The Fast and the Fuel-Efficient
Working in the Plumas Hall machine shop without air conditioning can be a bit stifling in summer, but the heat is on for the Society of Automotive Engineers team.
After winning second place in fuel efficiency at the Formula SAE international competition and ninth place in endurance earlier this summer, Chico State’s student team is already working to edge past the competition in 2017. Among more than 80 entrants, the team placed 13th overall and its members now want to get faster, more fuel efficient, and full of force.
“The first year we had issues just keeping our wheels on the car. This year, we actually had something competitive where we were passing teams and actually racing,” said Spencer Johnson, (BS, Mechatronic Engineering, ’16). “I’m excited to see what the guys come up with for next year.”
Originally known as “Mini Indy,” in homage to the famed Indianapolis 500 auto race, Formula SAE is an international collegiate design competition that started in 1979 and is now one of the largest student engineering competitions. The objective is to help students apply classroom engineering principles to real-world work experience.
To that extent, they must design, build and test a Formula-style race car that can withstand significant acceleration and rapid braking. To evaluate their car’s production viability, they must also submit a comprehensive design report.
“Taking an idea from paper to a part you can hold in your hand and then working with others to form an assembly, it’s quite an experience and at competition, you are full of emotions,” Johnson said. “It’s something every engineering student should do whether they like cars or not. You learn a lot and make a lot of friends.”
This year’s competition in Nebraska was not without challenges.
The team was plagued by damaged parts and a dead fuel pump that required last-minute engineering creativity. When the 13 students and faculty advisor Daisuke Aoyagi arrived at the competition, they had only five hours of drive time under their belts.
With a few hiccups, they passed all critical areas of testing—the technical and safety inspection, tilts to 45 and 60 degrees, noise levels, and braking.
Dominic DeMartini, a transfer student majoring in mechanical engineering, represented well. He placed 26th in skidpad, which isolates the lateral acceleration of the car, and 42nd in acceleration.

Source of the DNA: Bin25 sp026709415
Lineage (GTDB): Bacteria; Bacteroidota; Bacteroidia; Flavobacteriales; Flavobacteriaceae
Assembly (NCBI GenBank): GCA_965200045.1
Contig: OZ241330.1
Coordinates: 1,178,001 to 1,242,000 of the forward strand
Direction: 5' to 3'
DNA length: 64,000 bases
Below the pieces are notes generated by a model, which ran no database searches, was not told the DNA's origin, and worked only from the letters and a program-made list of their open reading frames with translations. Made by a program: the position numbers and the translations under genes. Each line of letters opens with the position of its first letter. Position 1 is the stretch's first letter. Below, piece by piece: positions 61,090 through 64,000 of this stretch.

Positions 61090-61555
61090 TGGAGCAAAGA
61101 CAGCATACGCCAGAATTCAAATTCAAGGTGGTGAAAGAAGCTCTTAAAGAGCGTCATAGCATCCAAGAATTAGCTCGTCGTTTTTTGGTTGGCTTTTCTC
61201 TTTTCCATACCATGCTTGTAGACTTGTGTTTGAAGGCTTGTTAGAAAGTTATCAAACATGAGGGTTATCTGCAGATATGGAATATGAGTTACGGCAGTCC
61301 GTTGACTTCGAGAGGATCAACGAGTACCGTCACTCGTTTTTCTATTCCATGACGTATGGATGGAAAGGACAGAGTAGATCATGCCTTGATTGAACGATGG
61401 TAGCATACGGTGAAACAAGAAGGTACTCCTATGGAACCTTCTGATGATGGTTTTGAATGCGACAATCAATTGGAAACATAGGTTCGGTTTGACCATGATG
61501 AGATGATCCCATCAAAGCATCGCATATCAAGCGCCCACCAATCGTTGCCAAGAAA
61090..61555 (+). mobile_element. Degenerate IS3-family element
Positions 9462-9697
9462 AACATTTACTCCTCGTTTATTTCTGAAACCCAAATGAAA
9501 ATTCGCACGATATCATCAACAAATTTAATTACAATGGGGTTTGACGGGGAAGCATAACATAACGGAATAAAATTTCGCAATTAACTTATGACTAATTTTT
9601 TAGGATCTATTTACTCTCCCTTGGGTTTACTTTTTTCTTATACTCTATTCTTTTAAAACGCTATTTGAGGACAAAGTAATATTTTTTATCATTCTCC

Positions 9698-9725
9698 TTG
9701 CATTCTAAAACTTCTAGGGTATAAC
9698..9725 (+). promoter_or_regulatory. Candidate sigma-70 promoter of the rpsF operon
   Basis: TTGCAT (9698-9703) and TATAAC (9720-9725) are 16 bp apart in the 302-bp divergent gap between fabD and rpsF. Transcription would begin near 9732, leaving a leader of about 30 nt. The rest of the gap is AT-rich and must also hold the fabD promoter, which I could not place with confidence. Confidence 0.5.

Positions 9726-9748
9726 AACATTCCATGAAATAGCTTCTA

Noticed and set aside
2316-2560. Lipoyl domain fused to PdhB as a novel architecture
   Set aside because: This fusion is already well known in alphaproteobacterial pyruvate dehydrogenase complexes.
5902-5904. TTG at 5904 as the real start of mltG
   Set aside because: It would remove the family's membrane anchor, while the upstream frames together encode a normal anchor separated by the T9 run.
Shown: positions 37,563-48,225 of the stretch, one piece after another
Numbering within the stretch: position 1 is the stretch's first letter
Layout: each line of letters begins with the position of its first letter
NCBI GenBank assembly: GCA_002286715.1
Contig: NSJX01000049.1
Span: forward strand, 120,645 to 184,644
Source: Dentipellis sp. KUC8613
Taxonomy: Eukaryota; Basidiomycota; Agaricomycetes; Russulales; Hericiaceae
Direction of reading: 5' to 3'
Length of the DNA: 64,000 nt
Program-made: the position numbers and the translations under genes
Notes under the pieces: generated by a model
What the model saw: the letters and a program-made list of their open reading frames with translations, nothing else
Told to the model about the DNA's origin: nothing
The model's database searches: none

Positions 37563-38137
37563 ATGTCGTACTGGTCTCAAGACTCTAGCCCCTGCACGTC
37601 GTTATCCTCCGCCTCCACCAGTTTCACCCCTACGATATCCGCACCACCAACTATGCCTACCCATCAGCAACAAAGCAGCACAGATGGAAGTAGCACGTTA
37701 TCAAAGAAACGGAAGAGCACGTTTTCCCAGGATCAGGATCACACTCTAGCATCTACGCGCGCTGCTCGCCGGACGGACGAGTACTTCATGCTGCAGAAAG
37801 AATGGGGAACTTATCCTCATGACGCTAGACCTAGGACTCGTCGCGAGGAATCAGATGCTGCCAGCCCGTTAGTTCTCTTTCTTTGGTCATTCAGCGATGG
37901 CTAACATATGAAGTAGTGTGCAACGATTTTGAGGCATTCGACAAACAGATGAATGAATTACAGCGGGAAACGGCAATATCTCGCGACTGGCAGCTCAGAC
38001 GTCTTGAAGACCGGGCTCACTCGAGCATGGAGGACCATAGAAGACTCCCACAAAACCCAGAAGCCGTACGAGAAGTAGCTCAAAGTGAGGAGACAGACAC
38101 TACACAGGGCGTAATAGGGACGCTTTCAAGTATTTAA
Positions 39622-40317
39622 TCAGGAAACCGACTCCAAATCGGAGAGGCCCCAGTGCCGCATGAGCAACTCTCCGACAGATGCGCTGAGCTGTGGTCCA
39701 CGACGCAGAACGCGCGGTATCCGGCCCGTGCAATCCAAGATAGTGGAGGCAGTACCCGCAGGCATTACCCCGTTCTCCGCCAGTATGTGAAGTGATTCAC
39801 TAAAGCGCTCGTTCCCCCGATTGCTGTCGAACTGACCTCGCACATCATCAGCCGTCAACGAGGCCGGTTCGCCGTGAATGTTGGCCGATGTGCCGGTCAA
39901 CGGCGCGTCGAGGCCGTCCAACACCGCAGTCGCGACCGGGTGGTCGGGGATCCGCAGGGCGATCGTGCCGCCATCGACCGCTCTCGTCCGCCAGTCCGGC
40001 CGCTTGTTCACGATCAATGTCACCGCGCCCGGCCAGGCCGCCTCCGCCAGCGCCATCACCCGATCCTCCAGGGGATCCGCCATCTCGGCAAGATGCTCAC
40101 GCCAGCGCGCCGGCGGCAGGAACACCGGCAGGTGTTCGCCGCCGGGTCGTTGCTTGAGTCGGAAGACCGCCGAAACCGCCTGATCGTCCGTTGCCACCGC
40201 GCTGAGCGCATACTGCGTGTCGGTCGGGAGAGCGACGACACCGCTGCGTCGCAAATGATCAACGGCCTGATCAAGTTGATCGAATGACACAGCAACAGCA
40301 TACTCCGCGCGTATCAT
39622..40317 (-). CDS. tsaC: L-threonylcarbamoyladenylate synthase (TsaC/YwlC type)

Johnson and senior Sam Rabellino placed 28th in the autocross event, navigating a cone course at the Lincoln Airpark. On the final day of competition, they were the 31st car to start the endurance race and immediately set the fastest time on the track with a top speed of about 55 mph.
The thrill and adrenaline rush is hard to explain, said Rabellino, also a mechatronic engineering major and the team’s outgoing president.
“I did seven laps and passed a few cars and the car was running well. I pulled into the driver change and jumped out and Spencer jumped in … We were all really nervous,” Rabellino said. “Watching Spencer race and him passing a few cars, that was my favorite moment of the whole three years.”
Mechanical engineering major Blake Alfonso, the team’s incoming president, was also pleased with the team’s performance, considering Chico State students were up against engineering students from around the world—some of whom come from schools that have $60,000-$80,000 budgets for their Formula cars. The Chico State team’s budget of less than $25,000 had to cover travel costs and $2,200 contest entry fees. Instructionally Related Activities funding provided most of the budget, with additional support by major sponsors including Transfer Flow, Pettersen Motorsports, Norfield Industries, Dragon Graphics and Atomic Powder Coating.
Stickers from those supporters, as well as countless additional sponsors, decorate most of the red racer, complete with claw marks across the hood and Wildcat stencils flaring behind the driver’s seat. But image isn’t everything.
When pushed to the limit in the 15-lap endurance test, it’s not uncommon for some cars to literally come apart at the seams or grind to a halt. Of the 80-plus entrants—some of which look like they belong on the Indy 500 track—only 22 finished, with Chico State’s humble creation among them.
“We have a very simple car. It’s as bare bones as it can get,” Johnson said. “Everyone has heard the saying ‘KISS: Keep it simple, stupid.’ It goes to show you can do really well with a simple car as long as it’s well thought-out and reliable.”
This year’s car sported smaller wheels, a more compact engine, and a sleeker frame, weighing in at just 429 pounds. Facing failures with their fuel-injected engine, the students switched to a converted dirt bike engine and raced the only car in the competition with a carburetor and a gravity-fed fuel tank.
“Our major was made for cars,” Alfonso said of the students’ ingenuity. “Everything we learn in class can be applied to cars.”
And with an on-campus machine shop, Chico State students can make most of their own parts, a luxury not all schools have. Getting that experience boosts their job prospects, he said, since “employers love that you know what it takes to make the parts.”
After graduation, Alfonso hopes to manufacture some auto parts for his dad’s auto shop business and eventually build a true racecar himself.
“Cars are my passion. That’s how all of us are in here,” he said. “Some have never picked up a wrench before in their lives, but we came to engineering because of cars.”
During the fall, the team plans to meet weekly to refine and model their design concepts. Over winter break, they’ll build the car, and with luck, they’ll have all of spring to test and improve it before taking to the 2017 international competition.
“If we get an engine that gets some more power and drop some weight off the car, we will have a solid team,” Rabellino said. “We just need to keep up our consistency of reliability.”